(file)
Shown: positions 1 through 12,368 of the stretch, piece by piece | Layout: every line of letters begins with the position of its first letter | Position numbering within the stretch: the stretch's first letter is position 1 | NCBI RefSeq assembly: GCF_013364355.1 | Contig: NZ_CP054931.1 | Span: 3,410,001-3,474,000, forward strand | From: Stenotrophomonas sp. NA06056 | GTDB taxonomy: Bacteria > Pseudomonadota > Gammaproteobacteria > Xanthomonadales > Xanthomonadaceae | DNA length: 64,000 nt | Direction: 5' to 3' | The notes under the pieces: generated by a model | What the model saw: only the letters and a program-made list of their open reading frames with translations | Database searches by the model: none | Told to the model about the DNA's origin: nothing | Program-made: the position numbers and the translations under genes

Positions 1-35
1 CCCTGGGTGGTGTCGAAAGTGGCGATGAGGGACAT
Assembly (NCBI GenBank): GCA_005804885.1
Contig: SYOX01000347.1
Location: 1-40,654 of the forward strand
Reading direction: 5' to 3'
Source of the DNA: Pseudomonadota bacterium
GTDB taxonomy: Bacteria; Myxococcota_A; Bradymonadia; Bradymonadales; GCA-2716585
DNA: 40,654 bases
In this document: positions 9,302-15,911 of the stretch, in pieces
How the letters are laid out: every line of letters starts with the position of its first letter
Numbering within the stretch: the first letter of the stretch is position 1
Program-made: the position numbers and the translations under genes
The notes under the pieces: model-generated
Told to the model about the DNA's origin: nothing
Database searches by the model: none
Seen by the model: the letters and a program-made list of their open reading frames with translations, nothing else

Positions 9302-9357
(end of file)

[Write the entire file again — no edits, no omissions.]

Shown: positions 1 through 12,368 of the stretch, piece by piece | Layout: every line of letters begins with the position of its first letter | Position numbering within the stretch: the stretch's first letter is position 1 | NCBI RefSeq assembly: GCF_013364355.1 | Contig: NZ_CP054931.1 | Span: 3,410,001-3,474,000, forward strand | From: Stenotrophomonas sp. NA06056 | GTDB taxonomy: Bacteria > Pseudomonadota > Gammaproteobacteria > Xanthomonadales > Xanthomonadaceae | DNA length: 64,000 nt | Direction: 5' to 3' | The notes under the pieces: generated by a model | What the model saw: only the letters and a program-made list of their open reading frames with translations | Database searches by the model: none | Told to the model about the DNA's origin: nothing | Program-made: the position numbers and the translations under genes

Positions 1-35
1 CCCTGGGTGGTGTCGAAAGTGGCGATGAGGGACAT
Assembly (NCBI GenBank): GCA_005804885.1
Contig: SYOX01000347.1
Location: 1-40,654 of the forward strand
Reading direction: 5' to 3'
Source of the DNA: Pseudomonadota bacterium
GTDB taxonomy: Bacteria; Myxococcota_A; Bradymonadia; Bradymonadales; GCA-2716585
DNA: 40,654 bases
In this document: positions 9,302-15,911 of the stretch, in pieces
How the letters are laid out: every line of letters starts with the position of its first letter
Numbering within the stretch: the first letter of the stretch is position 1
Program-made: the position numbers and the translations under genes
The notes under the pieces: model-generated
Told to the model about the DNA's origin: nothing
Database searches by the model: none
Seen by the model: the letters and a program-made list of their open reading frames with translations, nothing else

Positions 9302-9357